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If Patriots defense drops back into coverage again, would Broncos return to run game? 10.31.14 at 9:04 pm ET
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Ronnie Hillman has taken over the role of feature back in the Denver offense. (Jeff Zelevansky/Getty Images)

Ronnie Hillman has taken over the role of feature back in the Denver offense. (Jeff Zelevansky/Getty Images)

In last year’s regular-season matchup between the Patriots and Broncos, the New England defense routinely dropped deep into coverage, yielding the run to Denver with the understanding that every run the Broncos called was one less chance for Peyton Manning to beat you downfield.

The philosophy meant the Patriots would go on to give up a staggering 280 yards on 48 carries. Knowshon Moreno had a whopping 37 carries for 224 yards and a touchdown, while Manning was 19-for-36 for 150 yards with a pair of touchdowns and an interception in New England’s 34-31 overtime win.

“The amount of runs we called last year probably surprised me even a little bit — to stick with it that long, [it] probably a lot of other people as well,” said Denver offensive coordinator Adam Gase when asked about last year’s contest. “It was good. [Running back] Knowshon [Moreno] had a great day and the line did a great job of opening up the holes, and they were probably a little surprised that we stuck with as long as we did. But at the end of the day we ended up losing, so it didn’t matter.”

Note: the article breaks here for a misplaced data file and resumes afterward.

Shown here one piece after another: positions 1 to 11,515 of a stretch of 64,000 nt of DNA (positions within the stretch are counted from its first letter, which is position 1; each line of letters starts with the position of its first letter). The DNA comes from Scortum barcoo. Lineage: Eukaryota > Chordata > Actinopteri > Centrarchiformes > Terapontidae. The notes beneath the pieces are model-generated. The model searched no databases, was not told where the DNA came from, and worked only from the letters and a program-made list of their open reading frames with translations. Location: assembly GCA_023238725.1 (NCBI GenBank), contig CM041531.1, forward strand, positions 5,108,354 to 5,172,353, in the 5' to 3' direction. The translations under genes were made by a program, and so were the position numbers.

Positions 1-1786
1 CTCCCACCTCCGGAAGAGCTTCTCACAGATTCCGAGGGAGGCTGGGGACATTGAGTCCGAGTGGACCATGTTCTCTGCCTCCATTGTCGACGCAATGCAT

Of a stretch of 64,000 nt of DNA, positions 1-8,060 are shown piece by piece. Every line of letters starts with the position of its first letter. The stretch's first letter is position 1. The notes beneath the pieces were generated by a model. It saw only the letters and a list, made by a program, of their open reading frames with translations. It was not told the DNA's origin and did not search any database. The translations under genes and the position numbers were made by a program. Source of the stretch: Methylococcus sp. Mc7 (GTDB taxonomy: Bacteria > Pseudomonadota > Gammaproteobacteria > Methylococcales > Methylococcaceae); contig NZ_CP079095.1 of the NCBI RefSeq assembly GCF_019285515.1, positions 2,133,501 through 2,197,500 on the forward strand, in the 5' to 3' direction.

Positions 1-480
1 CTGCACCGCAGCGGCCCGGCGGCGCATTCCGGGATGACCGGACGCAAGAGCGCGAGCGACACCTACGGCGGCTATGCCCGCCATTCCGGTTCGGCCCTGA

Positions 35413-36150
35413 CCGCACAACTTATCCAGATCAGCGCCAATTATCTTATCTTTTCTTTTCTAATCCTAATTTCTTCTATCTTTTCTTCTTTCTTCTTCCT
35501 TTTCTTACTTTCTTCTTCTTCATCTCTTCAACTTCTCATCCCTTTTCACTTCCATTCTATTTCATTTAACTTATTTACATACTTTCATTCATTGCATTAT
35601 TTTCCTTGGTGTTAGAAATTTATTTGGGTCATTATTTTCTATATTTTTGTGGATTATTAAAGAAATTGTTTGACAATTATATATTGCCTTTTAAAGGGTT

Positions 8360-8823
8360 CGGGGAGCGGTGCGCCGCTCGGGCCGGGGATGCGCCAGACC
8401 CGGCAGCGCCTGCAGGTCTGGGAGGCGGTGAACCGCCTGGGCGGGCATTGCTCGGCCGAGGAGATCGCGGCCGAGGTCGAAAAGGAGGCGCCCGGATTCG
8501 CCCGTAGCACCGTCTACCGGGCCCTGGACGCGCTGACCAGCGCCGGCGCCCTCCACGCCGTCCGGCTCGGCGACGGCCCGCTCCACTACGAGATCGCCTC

So if the Patriots approached this year’s matchup with the same overall philosophy — drop seven into coverage and dare them to run the ball — would Manning and the Broncos respond with a similar tactic this time around?

For a team that has struggled to stop the run most of the season (the Patriots are 25th in the league, having yielded an average of 129.6 rushing yards per game), it’s an odd proposition. But the idea of the Broncos running the ball is far more palatable than Manning slinging it all over the lot.

Gase suggested weather could dictate at least a portion of Denver’s offensive game plan.

“I don’t know if I can call more runs than that — that was a lot,” Gase said of last year’s rushing attempts. “It hurt my soul a little bit, but a lot of it could be dictated by weather. We’ll just see what it is on [Sunday]. It seems like everything keeps changing from day-to-day. When we get up there, we’ll have plans ready to go as far as what we can do. If the weather changes, we’ll make adjustments before the game.”

This year, Broncos have moved on from Moreno. Montee Ball started the season as their lead back, but a groin injury meant that Denver has turned to backup Ronnie Hillman. Hillman is a third-year back out of San Diego State who has made a nice adjustment in taking over the starting role — the 5-foot-10, 195-pounder is in his first full year as a starter, and has 75 carries for 349 yards and a pair of touchdowns through seven games. That includes at least 100 yards on the ground in two of Denver’€™€™s last three contests.

At the same time, Hillman certainly doesn’t possess Moreno’s pedigree. Not that that matters much, say the Patriots.